After a car accident, you will soon hear from one or more insurance adjusters. The insurance adjuster will gather information about the incident and determine if your claim is approved or not.
It is important to remember that the adjuster works for the insurance company and it is his or her job to protect the company’s best interests, not yours. This means that the information you give an insurance adjuster can and will likely be used against you in an attempt to lower your settlement, so be careful about what you say or do in order to protect your claim for compensation.
Our car accident lawyers in Fort Worth review the types of information to expect insurance adjusters to ask you for after an accident and how to respond back. For assistance with your claim, request a free, no obligation consultation with our legal team today.
Provide Personal Information
You do need to provide the insurance adjuster with some personal information, but keep details limited. The following is the only personal information you need to provide to the adjuster:
- Full name
- Telephone number
You may also tell the adjuster who your employer is and what type of work you perform but end the details there. There is no need to give him or her any information about your schedule, income or other work-related details.
Details of the Accident
The insurance adjuster is likely to ask you for a statement about how the accident occurred. Or, it may be more subtle than that, as they try to fish for details through conversation.
Only answer with the most basic facts about your accident:
- Where it happened
- When it happened
- Accident type
- The involved vehicles
- Identity of witnesses
If the adjuster pushes you for more details, simply state that the accident investigation is currently ongoing and you will discuss further details at a more appropriate time – this is done in your written demand for compensation, where accident details are included.
Description of Your Injuries
The insurance adjuster will ask about the injuries you sustained in the accident. Do not provide any details about your injuries. If you leave any information out, this could be used against you.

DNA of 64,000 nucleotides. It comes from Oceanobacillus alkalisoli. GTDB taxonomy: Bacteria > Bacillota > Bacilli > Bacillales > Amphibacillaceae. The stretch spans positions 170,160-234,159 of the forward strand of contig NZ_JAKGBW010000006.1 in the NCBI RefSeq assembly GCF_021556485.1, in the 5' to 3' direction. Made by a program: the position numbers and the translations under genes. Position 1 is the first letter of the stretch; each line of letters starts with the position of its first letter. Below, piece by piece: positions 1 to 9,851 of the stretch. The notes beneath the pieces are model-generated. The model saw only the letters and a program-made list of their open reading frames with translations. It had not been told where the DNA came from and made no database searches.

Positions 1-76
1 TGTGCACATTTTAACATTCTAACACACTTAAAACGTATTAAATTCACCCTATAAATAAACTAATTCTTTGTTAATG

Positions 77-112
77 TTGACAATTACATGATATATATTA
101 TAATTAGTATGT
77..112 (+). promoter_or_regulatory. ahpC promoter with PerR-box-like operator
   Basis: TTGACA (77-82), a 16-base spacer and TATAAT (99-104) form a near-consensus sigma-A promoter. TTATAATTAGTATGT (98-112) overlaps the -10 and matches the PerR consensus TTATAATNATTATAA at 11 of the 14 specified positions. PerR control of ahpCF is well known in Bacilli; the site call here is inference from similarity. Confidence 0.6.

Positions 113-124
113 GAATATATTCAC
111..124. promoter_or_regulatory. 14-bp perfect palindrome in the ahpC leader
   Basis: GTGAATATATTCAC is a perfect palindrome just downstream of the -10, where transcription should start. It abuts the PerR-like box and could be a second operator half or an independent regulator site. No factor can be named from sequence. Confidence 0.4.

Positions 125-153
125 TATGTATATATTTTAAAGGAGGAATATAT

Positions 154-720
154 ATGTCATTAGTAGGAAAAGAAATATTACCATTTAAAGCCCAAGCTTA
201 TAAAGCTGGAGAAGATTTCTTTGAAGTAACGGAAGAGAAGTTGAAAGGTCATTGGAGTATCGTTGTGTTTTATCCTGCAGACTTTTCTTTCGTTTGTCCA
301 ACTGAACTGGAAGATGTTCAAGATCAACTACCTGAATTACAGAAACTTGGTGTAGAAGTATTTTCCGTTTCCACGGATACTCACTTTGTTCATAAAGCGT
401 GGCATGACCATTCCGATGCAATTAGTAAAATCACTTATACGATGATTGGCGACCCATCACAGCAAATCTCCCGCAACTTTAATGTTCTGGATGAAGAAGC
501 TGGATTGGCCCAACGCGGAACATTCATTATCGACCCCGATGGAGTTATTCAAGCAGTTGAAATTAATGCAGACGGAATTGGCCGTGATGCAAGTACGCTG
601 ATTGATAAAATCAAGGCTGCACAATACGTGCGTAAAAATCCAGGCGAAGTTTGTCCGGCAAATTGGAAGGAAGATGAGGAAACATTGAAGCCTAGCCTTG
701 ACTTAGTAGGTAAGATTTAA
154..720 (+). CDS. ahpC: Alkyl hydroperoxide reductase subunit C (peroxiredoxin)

Also, so soon after your accident, your injury may not have been discovered yet. Or, the injury’s severity may turn out to be much worse than expected as you continue treatment. Do not give details on your injuries to prevent this information from being used to lower your settlement.
Request Access to Medical Records
An adjuster is likely to ask for access to your medical records. You should not allow this access. Relevant medical records are provided to the insurance company with your personal injury demand letter. Adjusters who ask for medical records access may be looking to see your complete medical records. They may look for other information from your medical history to use against you in your claim.
Provide a Recorded Statement
Oftentimes, insurance adjusters ask accident victims to make recorded statements. Or, he or she may ask if the conversation can be recorded. You may be told this is to help you later, but you should never agree to it. There is no legal obligation to allow your conversations to be recorded. Also, insurance adjusters are not legally allowed to record a conversation with you if you do not give permission.
People have a tendency to be more tense when they know what they say is being recorded. This can lead to errors in your statement. Once a statement is recorded, it becomes very difficult to correct or clarify at a later date. It is always better to use written correspondence with the insurance company.
If you are asked to give a recorded statement or allow a conversation to be recorded, simply decline. Be polite and firm, and simply state you are uncomfortable doing so now but will provide a statement in writing at a later date once you have complete information about the accident.
Learn More About Your Rights Today
If you were injured in a car accident, our team of attorneys at Anderson & Cummings will work hard to recover the maximum compensation you deserve for your medical bills, lost wages, and pain and suffering.
Request a free, no legal obligation consultation today and learn more about your rights. There are no upfront fees and payment is only due if we recover compensation for you.
Call (817) 920-9000 to get started on your claim today.